Neil Sperry

When is the best time to start a perennial garden? It’s sooner than you think

I’ve been called “crazy” hundreds of times before. Like the beekeeper, I’ve gotten used to the stings. So I’ll open the hive. I can hear them coming.

Fall is the best time to start a new perennial garden.

And the outcry comes back, “What?! How can that possibly be? Aren’t we supposed to plant everything in the spring? What’s this stuff about fall?”

So here is my case in support of planning, preparing and planting (the first part of) your perennial garden this fall.

“Perennials” are plants that complete their life cycles in more than one year. So a giant sequoia tree in northern California is a perennial. But when a gardener uses the term, it’s in reference to a flower or foliage plant that persists from one year to the next, bearing flowers at its flowering season year after year. Daffodils bloom in the spring. Daylilies bloom in early summer. Mums bloom in the fall.

“Annuals,” by comparison, live their entire life cycles in the year in which they are planted. They germinate, grow, bloom (usually for many months), go to seed and die, only to begin the same cycle if planted again the following year.

Some new gardeners have the mistaken idea that you can plant perennials once and forget them – that you’ll never have to plant them again. They look at perennials as being far less cumulative work. The truth is, however, that perennials require far more attention, both up front as you plan for them, and then in follow up maintenance.

Perennials bloom for two or three weeks and then they drift into the background or die to the ground entirely for the rest of the growing season. That means that you’re going to have to plan for a continuous sequence of perennial color scheduled to bloom week after week all the way through the growing season.

You’ll also have to be mindful of each plant’s flower color and growth form, and most of all height and spread as you lay out your mosaic of perennial plants. It becomes an assembly line not unlike sewing a patchwork quilt. You find that anchoring it with evergreen shrubs that can provide continuity in winter keeps it from looking blasé when nothing is blooming. Include a few fruiting hollies and a piece or two of garden art, perhaps a decorative bird feeder for motion and activity, and you will have covered all of the seasons.

So why does all of this call for fall plantings?

The old rule of green thumb is that spring-blooming perennials are dug and divided in fall and fall-flowering types are moved in early spring. Texas showcases scores of spring perennials, and that means that this is the season to be getting it all going. Major plant societies (iris, daylilies, etc.) have their sales in the fall, and the most highly regarded spring-flowering bulbs are on sale in better nurseries at this season as well.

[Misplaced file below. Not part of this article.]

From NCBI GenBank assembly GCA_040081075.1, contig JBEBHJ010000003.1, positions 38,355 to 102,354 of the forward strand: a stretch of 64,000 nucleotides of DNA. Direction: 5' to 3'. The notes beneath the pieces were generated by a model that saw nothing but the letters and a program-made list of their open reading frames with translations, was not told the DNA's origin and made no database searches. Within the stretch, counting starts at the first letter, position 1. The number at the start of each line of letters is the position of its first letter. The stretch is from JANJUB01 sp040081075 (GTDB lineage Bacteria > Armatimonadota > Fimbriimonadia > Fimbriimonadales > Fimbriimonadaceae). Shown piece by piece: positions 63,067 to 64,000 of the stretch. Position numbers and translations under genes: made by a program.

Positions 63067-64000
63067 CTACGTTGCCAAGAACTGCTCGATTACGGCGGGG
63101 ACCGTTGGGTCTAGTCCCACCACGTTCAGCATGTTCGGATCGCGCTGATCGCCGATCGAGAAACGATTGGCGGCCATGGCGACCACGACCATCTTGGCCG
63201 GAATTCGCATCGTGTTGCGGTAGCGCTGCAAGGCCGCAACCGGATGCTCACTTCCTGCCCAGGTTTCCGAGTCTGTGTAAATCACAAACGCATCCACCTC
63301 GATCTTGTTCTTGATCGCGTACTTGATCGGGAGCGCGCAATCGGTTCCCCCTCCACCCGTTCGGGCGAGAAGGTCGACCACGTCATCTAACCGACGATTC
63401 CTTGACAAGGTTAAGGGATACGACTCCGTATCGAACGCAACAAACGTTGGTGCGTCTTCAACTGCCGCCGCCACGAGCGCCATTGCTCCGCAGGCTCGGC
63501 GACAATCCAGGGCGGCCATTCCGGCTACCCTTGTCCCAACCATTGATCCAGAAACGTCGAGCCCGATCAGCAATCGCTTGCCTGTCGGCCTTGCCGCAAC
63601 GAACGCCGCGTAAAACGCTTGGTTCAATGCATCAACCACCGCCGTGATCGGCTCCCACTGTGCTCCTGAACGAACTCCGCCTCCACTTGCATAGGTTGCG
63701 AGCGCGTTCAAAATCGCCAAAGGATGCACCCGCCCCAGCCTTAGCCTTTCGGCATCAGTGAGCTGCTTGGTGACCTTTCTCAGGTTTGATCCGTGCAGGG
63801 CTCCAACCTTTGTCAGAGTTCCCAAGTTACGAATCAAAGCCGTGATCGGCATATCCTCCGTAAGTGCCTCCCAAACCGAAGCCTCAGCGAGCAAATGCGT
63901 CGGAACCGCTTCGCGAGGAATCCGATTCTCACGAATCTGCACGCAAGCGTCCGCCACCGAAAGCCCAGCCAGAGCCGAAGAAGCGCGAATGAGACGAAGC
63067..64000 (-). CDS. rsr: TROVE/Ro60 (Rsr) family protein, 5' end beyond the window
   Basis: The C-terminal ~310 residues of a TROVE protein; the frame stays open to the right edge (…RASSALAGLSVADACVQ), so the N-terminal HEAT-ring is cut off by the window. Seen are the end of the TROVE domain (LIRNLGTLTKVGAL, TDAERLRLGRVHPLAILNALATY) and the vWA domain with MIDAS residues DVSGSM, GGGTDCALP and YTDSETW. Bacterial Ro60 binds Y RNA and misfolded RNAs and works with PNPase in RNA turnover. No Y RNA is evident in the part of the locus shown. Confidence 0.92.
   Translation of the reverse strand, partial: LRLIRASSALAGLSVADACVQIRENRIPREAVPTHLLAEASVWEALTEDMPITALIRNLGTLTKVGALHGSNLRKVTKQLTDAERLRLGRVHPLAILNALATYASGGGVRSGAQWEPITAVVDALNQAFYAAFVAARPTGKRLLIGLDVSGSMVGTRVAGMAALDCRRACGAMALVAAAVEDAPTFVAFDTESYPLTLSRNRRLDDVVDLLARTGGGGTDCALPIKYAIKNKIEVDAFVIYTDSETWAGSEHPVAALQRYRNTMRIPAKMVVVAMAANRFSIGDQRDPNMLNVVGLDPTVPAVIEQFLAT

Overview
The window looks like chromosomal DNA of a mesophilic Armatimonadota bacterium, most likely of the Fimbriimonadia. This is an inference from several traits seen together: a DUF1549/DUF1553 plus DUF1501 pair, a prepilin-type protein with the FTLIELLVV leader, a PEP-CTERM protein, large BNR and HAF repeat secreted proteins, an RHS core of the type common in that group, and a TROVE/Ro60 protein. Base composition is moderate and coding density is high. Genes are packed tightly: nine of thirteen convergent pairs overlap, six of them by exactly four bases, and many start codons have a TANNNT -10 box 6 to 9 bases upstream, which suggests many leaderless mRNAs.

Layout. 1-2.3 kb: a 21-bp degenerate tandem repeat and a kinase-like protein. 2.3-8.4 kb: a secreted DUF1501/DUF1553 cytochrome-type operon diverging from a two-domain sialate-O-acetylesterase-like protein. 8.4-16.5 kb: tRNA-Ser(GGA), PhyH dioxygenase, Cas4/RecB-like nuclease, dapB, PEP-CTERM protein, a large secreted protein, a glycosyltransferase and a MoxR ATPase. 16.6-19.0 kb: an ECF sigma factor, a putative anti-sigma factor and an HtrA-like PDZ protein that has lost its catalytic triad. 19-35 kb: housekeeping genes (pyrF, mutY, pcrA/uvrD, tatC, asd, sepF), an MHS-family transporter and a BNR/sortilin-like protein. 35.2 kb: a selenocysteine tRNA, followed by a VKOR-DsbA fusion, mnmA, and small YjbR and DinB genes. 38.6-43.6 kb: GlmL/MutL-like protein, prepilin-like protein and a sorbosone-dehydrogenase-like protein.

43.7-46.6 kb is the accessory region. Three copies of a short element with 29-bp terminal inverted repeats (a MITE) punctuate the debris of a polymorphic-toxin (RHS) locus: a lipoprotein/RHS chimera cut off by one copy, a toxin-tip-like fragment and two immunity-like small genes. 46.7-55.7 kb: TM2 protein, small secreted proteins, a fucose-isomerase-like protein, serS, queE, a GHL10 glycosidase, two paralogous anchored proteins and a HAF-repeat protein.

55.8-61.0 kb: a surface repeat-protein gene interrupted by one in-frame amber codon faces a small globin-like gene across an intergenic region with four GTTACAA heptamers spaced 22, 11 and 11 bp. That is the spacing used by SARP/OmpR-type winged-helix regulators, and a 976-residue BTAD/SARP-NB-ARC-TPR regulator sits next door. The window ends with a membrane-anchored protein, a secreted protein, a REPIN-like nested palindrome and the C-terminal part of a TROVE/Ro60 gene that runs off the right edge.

How to plan your perennial garden

Perennial beds need to be 5 or 6 feet (or more) deep in order to accommodate larger perennials like mallows. Full sun is best for most types, but if the bed runs from sun into part shade, a good gardener can certainly find plants that will blend into that. Avoid straight lines if possible, and provide a dark backdrop.

The soil needs to be really well prepared to a depth of 12 inches. Apply a glyphosate-only herbicide (no other active ingredient) to kill all existing vegetation. Give it 12 to 15 days to do its work, then rototill to a depth of 12 inches using a powerful rear-tine rototiller.

You’ll want to add generous amounts of organic matter to any native Texas soil to improve it for new perennials. I use 2-3 inches of sphagnum peat moss, along with 1 inch each of well-rotted compost, finely ground pine bark mulch and well-rotted manure. I include 1 inch of expanded shale if I’m amending a clay soil, then I rototill all of that back into the 12 inches of topsoil until it has the consistency of potting soil. I rake the bed so that it is elevated 3-4 inches above the surrounding grade, and I proceed to do the final design for the bed.

I start with the several anchoring shrubs for the bed and where I want to place them. For example, I use dwarf Burford hollies and compacta nandinas in small clumps for natural clusters to provide winter color. If I want something taller, I may include one Warren’s Red possumhaw holly. And I may sprinkle a couple of clusters of dwarf yaupon hollies to tie a large bed together as well.

I make a list of my 20 favorite perennials. Then I determine when each of them blooms and I place them within the bed so I’ll have that continuity of color. I’m mindful to put taller types toward the back and shorter types toward the front. I look critically at the shades of their blooms so that things won’t clash when they’re flowering, but I’m prepared to change things as I go.

And I always leave holes for new plants I find in garden centers come spring. I fill those voids with winter annuals this first time around – pansies and violas, pinks and ornamental cabbage and kale.

Perennial gardens are never finished. They are constant works in progress. So hop on this crazy man’s merry-go-round with me!

You can hear Neil Sperry on KLIF 570AM on Saturday afternoons 1-3 pm and on WBAP 820AM Sunday mornings 8-10 am. Join him at and follow him on Facebook.